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APMC Act review may abolish mandi tax
Business Standard - 02 Nov 2004

Our Regional Bureau / Ahmedabad / Anand November 02, 2004

The Agricultural Produce Marketing Committee (APMC) Act may be amended by the end of the current year to abolish the ‘mandi’ tax and permit farmers to sell their produce outside ‘mandis’, said Sharad Pawar, Union minister of agriculture, consumers affairs, food and public distribution, on Sunday.

Farmers were facing difficulties owing to certain provisions of the Act.

In most states the APMC Act prohibits transactions outside the mandis. Even in states that allow transactions outside the mandi, the Act states that while procurement may be direct, companies need to pay a mandi tax.

An amendment in the Act might abolish the ‘mandi tax’ system. In its place, the Central government might possibly set up a fund that would pay an incentive to state governments to amend the state APMC Act in line with the model central APMC Act.

“A solution would be found in the interest of the farmers, who will have the right to sell their commodities anywhere they want to. The mandi taxation system will be removed. The Centre may give incentives to states to amend their APMC Acts,” said Pawar.

To help the agriculture sector grow faster, rural income and employment had to be stepped up, Pawar said at a function at Anand organised by Gujarat Co-operative Milk Marketing Federation Ltd (GCMMF).

The APMC Acts of different states had become a stumbling block for hypermarkets seeking to scale up operations. Hypermarkets seeking to source bulk quantities of food and grocery had to work through an intermediary in APMC markets, and could not deal with the farmer directly.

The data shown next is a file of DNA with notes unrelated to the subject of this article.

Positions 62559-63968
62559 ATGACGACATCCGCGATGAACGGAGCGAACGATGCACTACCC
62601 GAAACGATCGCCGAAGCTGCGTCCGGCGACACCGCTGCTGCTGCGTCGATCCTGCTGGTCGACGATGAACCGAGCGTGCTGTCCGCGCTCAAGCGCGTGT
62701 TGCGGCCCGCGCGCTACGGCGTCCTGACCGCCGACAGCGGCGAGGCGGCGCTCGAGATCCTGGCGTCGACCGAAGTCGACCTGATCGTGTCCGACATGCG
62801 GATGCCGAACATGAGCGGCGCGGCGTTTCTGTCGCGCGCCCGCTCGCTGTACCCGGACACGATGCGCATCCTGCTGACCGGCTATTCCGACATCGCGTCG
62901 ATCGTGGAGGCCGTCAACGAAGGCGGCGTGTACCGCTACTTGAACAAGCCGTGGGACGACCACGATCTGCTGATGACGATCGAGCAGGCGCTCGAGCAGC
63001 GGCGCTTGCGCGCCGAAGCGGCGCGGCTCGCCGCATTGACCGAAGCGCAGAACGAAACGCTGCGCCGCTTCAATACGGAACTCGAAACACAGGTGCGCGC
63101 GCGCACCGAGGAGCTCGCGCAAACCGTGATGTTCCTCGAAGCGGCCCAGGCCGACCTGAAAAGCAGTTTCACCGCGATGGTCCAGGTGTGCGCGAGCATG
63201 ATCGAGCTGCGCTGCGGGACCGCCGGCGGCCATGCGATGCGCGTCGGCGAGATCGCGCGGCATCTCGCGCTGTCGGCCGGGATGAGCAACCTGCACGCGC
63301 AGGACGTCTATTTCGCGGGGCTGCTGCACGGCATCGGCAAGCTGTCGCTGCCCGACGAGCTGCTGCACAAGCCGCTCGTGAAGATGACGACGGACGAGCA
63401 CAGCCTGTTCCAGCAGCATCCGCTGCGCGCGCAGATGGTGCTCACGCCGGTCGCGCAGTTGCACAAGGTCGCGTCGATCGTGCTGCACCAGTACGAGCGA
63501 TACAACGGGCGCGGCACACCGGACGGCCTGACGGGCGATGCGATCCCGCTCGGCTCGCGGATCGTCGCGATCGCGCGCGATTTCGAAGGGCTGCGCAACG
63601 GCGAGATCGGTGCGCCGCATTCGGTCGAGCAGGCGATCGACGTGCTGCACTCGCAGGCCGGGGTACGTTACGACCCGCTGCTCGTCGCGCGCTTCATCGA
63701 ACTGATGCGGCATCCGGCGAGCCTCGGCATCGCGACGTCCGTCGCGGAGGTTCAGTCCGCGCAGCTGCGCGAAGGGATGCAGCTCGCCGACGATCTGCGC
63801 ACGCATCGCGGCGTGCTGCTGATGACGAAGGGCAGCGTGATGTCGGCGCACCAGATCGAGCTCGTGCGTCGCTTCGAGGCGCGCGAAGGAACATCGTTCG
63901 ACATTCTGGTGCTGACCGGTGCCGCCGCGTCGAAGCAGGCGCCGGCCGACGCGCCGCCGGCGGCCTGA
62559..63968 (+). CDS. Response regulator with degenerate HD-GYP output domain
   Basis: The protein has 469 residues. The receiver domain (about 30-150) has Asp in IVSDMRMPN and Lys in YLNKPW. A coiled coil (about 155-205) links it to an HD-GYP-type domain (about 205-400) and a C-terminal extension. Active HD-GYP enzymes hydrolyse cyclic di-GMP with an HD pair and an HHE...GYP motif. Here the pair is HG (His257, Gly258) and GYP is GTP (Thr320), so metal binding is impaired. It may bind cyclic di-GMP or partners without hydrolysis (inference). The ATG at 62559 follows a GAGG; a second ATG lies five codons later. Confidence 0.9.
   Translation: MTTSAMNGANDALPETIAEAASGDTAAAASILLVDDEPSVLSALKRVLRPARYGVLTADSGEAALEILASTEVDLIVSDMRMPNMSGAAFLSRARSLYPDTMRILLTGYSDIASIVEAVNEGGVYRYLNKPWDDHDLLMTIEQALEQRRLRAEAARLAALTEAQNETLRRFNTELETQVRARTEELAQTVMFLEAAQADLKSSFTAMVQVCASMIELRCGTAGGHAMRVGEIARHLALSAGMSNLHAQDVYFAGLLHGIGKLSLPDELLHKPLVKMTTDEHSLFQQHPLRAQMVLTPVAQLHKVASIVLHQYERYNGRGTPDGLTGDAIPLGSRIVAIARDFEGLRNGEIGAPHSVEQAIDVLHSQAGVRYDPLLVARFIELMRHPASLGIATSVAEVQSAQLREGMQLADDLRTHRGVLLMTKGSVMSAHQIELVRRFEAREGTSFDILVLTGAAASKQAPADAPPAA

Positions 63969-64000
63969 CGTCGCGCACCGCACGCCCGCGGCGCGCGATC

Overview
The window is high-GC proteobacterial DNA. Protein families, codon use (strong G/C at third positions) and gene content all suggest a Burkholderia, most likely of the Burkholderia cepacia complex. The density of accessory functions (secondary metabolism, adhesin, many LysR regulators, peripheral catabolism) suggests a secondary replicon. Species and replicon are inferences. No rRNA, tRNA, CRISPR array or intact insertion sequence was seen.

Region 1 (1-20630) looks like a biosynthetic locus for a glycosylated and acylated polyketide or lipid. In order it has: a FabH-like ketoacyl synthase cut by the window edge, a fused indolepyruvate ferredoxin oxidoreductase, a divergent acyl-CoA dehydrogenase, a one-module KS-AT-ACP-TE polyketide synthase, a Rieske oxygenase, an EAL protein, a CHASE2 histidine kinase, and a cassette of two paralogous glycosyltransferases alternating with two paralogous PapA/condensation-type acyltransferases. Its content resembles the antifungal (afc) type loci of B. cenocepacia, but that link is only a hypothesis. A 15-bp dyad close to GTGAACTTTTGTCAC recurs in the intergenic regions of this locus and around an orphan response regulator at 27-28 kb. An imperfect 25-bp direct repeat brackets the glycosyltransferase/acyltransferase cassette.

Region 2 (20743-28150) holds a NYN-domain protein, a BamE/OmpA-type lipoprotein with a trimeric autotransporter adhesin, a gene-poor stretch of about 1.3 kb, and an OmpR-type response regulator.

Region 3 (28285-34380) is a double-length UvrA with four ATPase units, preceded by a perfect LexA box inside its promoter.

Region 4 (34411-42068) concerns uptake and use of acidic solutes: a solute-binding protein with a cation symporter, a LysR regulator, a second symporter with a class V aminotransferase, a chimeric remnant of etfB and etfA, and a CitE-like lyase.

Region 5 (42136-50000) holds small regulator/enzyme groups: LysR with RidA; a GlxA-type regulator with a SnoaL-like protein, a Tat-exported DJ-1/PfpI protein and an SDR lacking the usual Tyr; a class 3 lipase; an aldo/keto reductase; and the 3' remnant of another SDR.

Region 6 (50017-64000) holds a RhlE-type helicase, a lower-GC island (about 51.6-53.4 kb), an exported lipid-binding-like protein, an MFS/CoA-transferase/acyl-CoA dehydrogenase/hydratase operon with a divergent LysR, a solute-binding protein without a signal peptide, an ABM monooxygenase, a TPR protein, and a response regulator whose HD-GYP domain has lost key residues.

The model APMC Act of 2003 permitted the implementation of ‘modern forms of distribution’ but was yet to be implemented by a number of states.

States such as Madhya Pradesh, Rajasthan and Uttar Pradesh had amended the APMC Act, permitting companies such as ITC Ltd to set up its e-choupal network to procure goods. It would take some time for the other states to implement the model APMC Act, primarily because of their reluctance to change the existing supply lines, Pawar said.

The Central government enacted the model Act to create ‘land share companies’ and privatise agricultural produce marketing as part of farm sector reforms.

The model Act, named State Agricultural Produce Marketing (Development and Regulation) Act 2003, sought to amend the APMC Act to permit private and corporate bodies to establish a marketing network for agriculture produce and change land leasing laws to facilitate renting of the operational land by private companies.

The Act also sought to eliminate well-entrenched ‘ahartiyas,’ or commission agents, who control marketing of farm produce at present all over the country.

Direct marketing of farm produce would be encouraged. At present, it was regulated and done through commission agents by state governments under the APMC Act.

Other reforms may include promotion of contract farming, formation of competitive agricultural markets in private and co-operative sectors, expansion of marketing credit system and development of negotiable warehouse receipt system through forward and futures markets.

The amended Act permitted private companies and co-operative sector units to establish direct marketing centres for farm produce and to develop supporting services for farmers.

The Karnataka government has already permitted the National Dairy Development Board (NDDB) to set up an ‘integrated produce market’ at Bangalore for marketing fruits, vegetables and flowers.

The Punjab and Haryana governments had accepted the concept but feared loss of revenue collected at present through the mandi tax. Mandi tax collection in Punjab last year was Rs 400 crore. Haryana had collected Rs 300 crore.